Beneficiaries 101


It’s important to periodically review the beneficiaries named on financial assets including your life insurance policy, IRA, or 401(k). Review your financial portfolio and update your beneficiary information as needed to be sure that your heirs receive the assets you intend for them to receive in a timely manner.

What is a Beneficiary?

A beneficiary is the person or entity you legally designate to receive the funds in a financial product such as an Individual Retirement Account (IRA) or 401(k) account, or the proceeds of a life insurance policy after you pass away. Unlike other types of property, some financial products including retirement accounts and life insurance policies pass directly to the beneficiaries listed on each account and are not governed by a will.

Naming one or more beneficiaries can minimize hassles and delays in distributing funds after your death. In general, a beneficiary can be:

  • One or more persons
  • A trust
  • A charity
  • Your estate

If you don’t name a beneficiary, or if the beneficiaries you designated are no longer living when you pass away, funds from the account or the policy would be paid to your estate or held in probate. Probate is a legal process where the court sorts out the financial situation and determines how to distribute assets. The probate process can delay distribution of the funds and probate costs can reduce the amount available to your heirs.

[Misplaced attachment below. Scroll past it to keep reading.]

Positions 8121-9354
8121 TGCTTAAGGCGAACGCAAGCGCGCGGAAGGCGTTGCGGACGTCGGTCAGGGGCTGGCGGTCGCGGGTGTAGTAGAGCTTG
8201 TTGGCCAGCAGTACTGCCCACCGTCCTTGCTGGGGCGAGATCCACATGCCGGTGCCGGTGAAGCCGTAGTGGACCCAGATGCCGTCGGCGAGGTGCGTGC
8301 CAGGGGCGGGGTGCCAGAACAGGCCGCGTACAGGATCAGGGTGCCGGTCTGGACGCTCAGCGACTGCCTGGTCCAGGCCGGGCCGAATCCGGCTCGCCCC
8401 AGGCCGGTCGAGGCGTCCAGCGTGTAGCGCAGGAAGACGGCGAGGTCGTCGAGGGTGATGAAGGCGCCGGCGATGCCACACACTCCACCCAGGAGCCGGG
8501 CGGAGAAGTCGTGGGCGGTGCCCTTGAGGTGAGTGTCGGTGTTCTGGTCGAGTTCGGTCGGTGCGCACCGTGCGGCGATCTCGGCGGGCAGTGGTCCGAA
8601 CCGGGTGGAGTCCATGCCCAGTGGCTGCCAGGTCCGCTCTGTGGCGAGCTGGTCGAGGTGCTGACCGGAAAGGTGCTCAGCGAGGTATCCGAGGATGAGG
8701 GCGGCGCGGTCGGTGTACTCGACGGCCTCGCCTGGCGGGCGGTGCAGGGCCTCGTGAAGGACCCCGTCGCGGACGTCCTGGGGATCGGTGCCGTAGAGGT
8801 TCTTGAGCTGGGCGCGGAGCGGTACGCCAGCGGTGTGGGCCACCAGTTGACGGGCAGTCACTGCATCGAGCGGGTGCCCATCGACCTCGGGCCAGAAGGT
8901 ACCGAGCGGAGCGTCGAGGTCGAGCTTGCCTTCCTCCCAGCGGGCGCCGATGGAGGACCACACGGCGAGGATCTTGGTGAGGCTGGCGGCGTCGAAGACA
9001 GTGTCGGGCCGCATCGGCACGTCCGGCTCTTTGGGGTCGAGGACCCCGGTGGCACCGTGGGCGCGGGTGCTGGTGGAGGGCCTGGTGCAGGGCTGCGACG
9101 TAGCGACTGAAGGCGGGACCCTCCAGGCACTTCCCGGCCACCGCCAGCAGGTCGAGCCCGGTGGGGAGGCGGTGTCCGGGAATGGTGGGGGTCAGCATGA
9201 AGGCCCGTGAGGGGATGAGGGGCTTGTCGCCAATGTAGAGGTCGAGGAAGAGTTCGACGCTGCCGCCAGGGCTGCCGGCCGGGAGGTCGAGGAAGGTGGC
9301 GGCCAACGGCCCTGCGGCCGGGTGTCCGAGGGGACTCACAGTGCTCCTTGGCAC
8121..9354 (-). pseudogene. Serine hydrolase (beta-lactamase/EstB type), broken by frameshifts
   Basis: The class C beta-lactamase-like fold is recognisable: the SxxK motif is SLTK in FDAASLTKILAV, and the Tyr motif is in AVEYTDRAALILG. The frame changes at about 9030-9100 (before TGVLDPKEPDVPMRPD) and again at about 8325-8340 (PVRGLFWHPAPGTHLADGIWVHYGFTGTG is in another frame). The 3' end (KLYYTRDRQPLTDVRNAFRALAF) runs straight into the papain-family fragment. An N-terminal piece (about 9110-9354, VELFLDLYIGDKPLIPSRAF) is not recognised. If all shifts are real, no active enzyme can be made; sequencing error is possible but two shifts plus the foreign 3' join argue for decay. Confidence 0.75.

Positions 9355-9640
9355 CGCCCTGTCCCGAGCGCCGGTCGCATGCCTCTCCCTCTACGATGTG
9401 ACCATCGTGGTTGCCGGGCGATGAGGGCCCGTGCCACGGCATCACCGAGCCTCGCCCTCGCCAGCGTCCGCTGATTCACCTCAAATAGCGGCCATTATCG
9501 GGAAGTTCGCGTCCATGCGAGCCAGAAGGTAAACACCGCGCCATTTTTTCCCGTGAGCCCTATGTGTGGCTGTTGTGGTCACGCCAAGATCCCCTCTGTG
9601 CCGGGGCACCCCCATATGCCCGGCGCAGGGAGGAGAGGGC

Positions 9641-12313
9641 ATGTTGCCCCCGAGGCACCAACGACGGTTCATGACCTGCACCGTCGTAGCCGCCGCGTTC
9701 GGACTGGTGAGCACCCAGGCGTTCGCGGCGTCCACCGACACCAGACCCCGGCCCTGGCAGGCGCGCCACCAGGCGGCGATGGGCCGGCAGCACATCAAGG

A financial planner can help you with your retirement goals and provide one-on-one guidance to help you build a plan to reach your goals and provide for your heirs.

Types of Beneficiaries

There are two types of beneficiaries – primary and contingent.

A primary beneficiary is the person or entity first in line to receive the financial account balance or life insurance policy proceeds after you pass away. This is usually your spouse, children, or other family members. Some states require that a spouse be named as primary beneficiary.

If you want to be sure your account balance or insurance benefit goes to who you want with minimal hassle and tax liability, there must be a primary beneficiary. You may be able to name more than one primary beneficiary as long as the percentages assigned add up to 100%.

A contingent (secondary) beneficiary is the person or entity named to receive the account balance or death benefit if there are no surviving primary beneficiaries. There can be more than one contingent beneficiary as long as the percentages assigned add up to 100%.

If neither the primary nor the contingent beneficiary can be found after your death, the funds could be held in probate. When the funds become part of your estate, there could be legal complications, limited distribution options, and tax consequences on distributions.

A financial planner or estate planner can help you structure your beneficiaries based on your overall financial situation and factors specific to your family.

Things to Consider

There are circumstances where an inheritance could result in special handling of the funds or lead to legal and tax consequences for beneficiaries.